The History of Sex in American Film
Although American films, especially Hollywood fare, are often belittled for their one-dimensional portrayal of sex, a close examination of the history of sex in American motion pictures reveals that American cinema has actually represented sex in myriad ways. A more complete understanding of the ways in which sex has been represented onscreen requires an approach that pays equal attention to cinematic techniques and to the diversity of sexual values and behaviors in American society. It is necessary to frame this discussion within the multiple contradictions of an industry that has both repressed and represented sex with equal fervor over the course of its history; of audiences that have both taken offense at and flocked to films with sexual themes; and a body politic that has regulated the sexual in popular culture even as its discourse has been saturated with sexual images and topics. "The History of Sex in American Cinema" moves seamlessly between general film and social history to clarify how exactly sex has been expressed cinematically, and how we have responded to those expressions as a culture.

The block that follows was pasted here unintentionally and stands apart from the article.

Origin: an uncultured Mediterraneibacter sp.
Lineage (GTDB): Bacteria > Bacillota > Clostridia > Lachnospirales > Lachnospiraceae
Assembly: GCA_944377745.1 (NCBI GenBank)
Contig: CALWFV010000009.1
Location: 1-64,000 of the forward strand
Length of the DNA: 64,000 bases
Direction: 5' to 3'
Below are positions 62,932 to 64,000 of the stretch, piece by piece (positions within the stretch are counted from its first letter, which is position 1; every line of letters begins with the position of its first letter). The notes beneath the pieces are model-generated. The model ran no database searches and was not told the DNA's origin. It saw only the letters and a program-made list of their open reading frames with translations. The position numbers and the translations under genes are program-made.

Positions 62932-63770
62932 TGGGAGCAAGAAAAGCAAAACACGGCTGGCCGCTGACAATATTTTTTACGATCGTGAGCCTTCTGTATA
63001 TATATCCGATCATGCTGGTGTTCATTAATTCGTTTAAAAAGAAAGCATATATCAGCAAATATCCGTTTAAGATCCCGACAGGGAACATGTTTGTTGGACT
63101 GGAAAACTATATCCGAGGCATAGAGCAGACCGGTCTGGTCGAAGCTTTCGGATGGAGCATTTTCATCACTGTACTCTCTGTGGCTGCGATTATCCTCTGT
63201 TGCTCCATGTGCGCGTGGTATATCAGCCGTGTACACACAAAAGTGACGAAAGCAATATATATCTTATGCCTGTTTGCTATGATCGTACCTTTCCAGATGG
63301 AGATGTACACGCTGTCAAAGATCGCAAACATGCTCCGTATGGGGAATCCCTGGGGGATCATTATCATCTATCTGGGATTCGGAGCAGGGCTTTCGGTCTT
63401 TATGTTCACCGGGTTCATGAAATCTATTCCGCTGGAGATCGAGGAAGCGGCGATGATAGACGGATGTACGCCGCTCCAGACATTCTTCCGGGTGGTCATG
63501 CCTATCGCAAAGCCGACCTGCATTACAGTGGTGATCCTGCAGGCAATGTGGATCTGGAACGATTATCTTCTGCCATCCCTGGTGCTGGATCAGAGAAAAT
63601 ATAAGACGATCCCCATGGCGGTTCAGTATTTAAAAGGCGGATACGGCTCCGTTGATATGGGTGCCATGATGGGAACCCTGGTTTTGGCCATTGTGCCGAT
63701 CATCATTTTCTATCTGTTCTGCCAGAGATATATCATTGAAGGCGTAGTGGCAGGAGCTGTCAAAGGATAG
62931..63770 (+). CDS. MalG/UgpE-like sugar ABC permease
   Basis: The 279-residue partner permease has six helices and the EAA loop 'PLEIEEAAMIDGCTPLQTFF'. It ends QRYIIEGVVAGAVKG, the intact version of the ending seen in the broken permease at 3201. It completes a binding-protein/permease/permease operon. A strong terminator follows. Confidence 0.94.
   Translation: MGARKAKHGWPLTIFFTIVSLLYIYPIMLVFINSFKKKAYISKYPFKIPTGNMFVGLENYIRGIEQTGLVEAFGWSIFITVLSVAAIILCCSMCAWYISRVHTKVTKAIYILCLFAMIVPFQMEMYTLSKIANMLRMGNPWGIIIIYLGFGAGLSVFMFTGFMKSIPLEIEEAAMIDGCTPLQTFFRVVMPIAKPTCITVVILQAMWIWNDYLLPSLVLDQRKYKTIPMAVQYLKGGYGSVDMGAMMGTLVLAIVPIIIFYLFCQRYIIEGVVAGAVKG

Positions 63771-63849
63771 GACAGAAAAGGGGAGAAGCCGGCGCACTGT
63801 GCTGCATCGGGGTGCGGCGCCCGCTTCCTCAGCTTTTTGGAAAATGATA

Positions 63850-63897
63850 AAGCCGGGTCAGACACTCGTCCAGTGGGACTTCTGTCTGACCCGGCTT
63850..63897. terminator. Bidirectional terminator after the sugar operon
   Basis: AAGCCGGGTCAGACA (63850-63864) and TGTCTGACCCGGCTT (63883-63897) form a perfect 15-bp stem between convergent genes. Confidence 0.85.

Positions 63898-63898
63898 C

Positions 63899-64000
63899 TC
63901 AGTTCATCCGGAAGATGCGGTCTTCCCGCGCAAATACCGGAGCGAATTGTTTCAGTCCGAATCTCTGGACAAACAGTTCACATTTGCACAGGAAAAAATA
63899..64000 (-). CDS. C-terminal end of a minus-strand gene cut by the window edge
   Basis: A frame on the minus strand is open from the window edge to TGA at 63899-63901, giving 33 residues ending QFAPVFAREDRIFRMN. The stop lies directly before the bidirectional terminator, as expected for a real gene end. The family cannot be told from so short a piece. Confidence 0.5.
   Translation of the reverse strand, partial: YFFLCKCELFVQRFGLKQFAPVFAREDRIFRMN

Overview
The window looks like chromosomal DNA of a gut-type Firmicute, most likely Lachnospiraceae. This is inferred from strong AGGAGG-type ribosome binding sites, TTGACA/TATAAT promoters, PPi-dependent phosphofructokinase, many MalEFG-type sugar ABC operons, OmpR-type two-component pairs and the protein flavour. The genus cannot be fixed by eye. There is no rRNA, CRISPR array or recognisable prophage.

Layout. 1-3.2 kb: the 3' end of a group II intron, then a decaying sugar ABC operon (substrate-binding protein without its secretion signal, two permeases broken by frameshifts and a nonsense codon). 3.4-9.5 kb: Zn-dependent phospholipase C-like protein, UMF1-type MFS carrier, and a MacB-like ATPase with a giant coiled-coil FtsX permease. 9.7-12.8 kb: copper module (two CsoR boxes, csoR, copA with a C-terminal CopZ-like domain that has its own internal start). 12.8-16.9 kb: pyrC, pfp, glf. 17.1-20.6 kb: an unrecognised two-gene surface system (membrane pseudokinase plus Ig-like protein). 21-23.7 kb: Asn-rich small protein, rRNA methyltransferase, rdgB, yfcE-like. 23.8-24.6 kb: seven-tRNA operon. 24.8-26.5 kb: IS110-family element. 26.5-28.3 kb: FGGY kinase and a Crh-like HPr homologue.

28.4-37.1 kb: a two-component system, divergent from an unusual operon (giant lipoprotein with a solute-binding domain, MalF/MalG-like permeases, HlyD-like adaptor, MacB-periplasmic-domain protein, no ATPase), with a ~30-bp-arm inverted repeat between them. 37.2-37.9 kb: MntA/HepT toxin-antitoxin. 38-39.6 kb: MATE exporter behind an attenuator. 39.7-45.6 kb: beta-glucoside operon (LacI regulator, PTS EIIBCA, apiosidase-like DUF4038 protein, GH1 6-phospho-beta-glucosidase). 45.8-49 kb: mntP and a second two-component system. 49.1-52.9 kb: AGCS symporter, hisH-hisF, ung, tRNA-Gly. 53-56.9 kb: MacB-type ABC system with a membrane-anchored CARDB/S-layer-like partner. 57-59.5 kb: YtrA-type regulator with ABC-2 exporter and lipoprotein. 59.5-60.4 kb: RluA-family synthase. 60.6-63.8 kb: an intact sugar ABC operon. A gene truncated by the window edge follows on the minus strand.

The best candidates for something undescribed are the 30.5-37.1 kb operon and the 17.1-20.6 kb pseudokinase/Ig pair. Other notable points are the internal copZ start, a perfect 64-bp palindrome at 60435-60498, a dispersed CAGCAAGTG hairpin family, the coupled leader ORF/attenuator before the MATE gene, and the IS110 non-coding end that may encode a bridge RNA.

In March of 1965 the Supreme Court put into motion legal changes that marked the end of local film censorship as it had existed since the early years of the twentieth century. In Hollywood that same year, "The Pawnbroker" was released with a Production Code Seal of Approval, despite nudity that violated that Code. As sexual liberation occurred onscreen, parallel developments occurred in the way we lived our lives, and by the end of the 1960s Americans were having sex more often, and with more partners, than ever before. There was also now a public debate surrounding sexuality, and one of the loudest and most continually active voices in this debate was that of American film.
This work begins with an examination of some of the earliest altercations in what later came to be known as the culture wars, and follows those skirmishes, more often than not provoked by American film, up to the modern day. By looking at how sex in the cinema has contributed to the demise of the fragile consensus between liberals and conservatives on freedom of expression, "The History of Sex in American Film" suggests a perspective from which today's culture wars can be better understood. This work combines close readings of many representative films-including "Who's Afraid of Virginia Woolf?," "The Graduate," "Blue Velvet," "Philadelphia," "L.A. Confidential," and "Closer"-with a social and historical account of the most significant changes in American sexual behavior and sexual representation over the past fifty years.